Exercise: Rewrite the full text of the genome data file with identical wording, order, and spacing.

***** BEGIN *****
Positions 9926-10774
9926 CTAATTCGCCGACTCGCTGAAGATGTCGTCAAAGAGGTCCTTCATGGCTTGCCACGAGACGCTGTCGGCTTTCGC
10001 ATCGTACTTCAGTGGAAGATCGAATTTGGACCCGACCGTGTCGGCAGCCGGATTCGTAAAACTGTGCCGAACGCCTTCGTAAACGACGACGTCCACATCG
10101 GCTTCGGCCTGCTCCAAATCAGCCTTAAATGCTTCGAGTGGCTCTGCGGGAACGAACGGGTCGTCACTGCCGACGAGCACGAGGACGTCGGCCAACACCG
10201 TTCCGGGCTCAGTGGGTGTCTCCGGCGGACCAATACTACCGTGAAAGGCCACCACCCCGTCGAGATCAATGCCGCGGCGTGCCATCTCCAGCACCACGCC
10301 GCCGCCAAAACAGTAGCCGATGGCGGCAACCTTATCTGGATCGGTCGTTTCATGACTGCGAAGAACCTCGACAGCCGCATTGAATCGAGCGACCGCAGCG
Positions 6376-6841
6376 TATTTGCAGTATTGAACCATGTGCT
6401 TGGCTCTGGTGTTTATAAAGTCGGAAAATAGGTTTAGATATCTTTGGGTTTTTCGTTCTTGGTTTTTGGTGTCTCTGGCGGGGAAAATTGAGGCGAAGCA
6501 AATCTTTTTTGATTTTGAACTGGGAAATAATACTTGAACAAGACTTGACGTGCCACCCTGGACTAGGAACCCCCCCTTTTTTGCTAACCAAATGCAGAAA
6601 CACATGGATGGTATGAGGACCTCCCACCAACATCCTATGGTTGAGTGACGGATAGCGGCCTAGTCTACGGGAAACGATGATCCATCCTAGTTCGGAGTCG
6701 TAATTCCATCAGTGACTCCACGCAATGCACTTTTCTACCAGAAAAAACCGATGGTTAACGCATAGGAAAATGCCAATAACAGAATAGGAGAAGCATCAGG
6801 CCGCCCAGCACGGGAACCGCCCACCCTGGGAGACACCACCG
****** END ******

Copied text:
Positions 9926-10774
9926 CTAATTCGCCGACTCGCTGAAGATGTCGTCAAAGAGGTCCTTCATGGCTTGCCACGAGACGCTGTCGGCTTTCGC
10001 ATCGTACTTCAGTGGAAGATCGAATTTGGACCCGACCGTGTCGGCAGCCGGATTCGTAAAACTGTGCCGAACGCCTTCGTAAACGACGACGTCCACATCG
10101 GCTTCGGCCTGCTCCAAATCAGCCTTAAATGCTTCGAGTGGCTCTGCGGGAACGAACGGGTCGTCACTGCCGACGAGCACGAGGACGTCGGCCAACACCG
10201 TTCCGGGCTCAGTGGGTGTCTCCGGCGGACCAATACTACCGTGAAAGGCCACCACCCCGTCGAGATCAATGCCGCGGCGTGCCATCTCCAGCACCACGCC
10301 GCCGCCAAAACAGTAGCCGATGGCGGCAACCTTATCTGGATCGGTCGTTTCATGACTGCGAAGAACCTCGACAGCCGCATTGAATCGAGCGACCGCAGCG
Positions 6376-6841
6376 TATTTGCAGTATTGAACCATGTGCT
6401 TGGCTCTGGTGTTTATAAAGTCGGAAAATAGGTTTAGATATCTTTGGGTTTTTCGTTCTTGGTTTTTGGTGTCTCTGGCGGGGAAAATTGAGGCGAAGCA
6501 AATCTTTTTTGATTTTGAACTGGGAAATAATACTTGAACAAGACTTGACGTGCCACCCTGGACTAGGAACCCCCCCTTTTTTGCTAACCAAATGCAGAAA
6601 CACATGGATGGTATGAGGACCTCCCACCAACATCCTATGGTTGAGTGACGGATAGCGGCCTAGTCTACGGGAAACGATGATCCATCCTAGTTCGGAGTCG
6701 TAATTCCATCAGTGACTCCACGCAATGCACTTTTCTACCAGAAAAAACCGATGGTTAACGCATAGGAAAATGCCAATAACAGAATAGGAGAAGCATCAGG
6801 CCGCCCAGCACGGGAACCGCCCACCCTGGGAGACACCACCG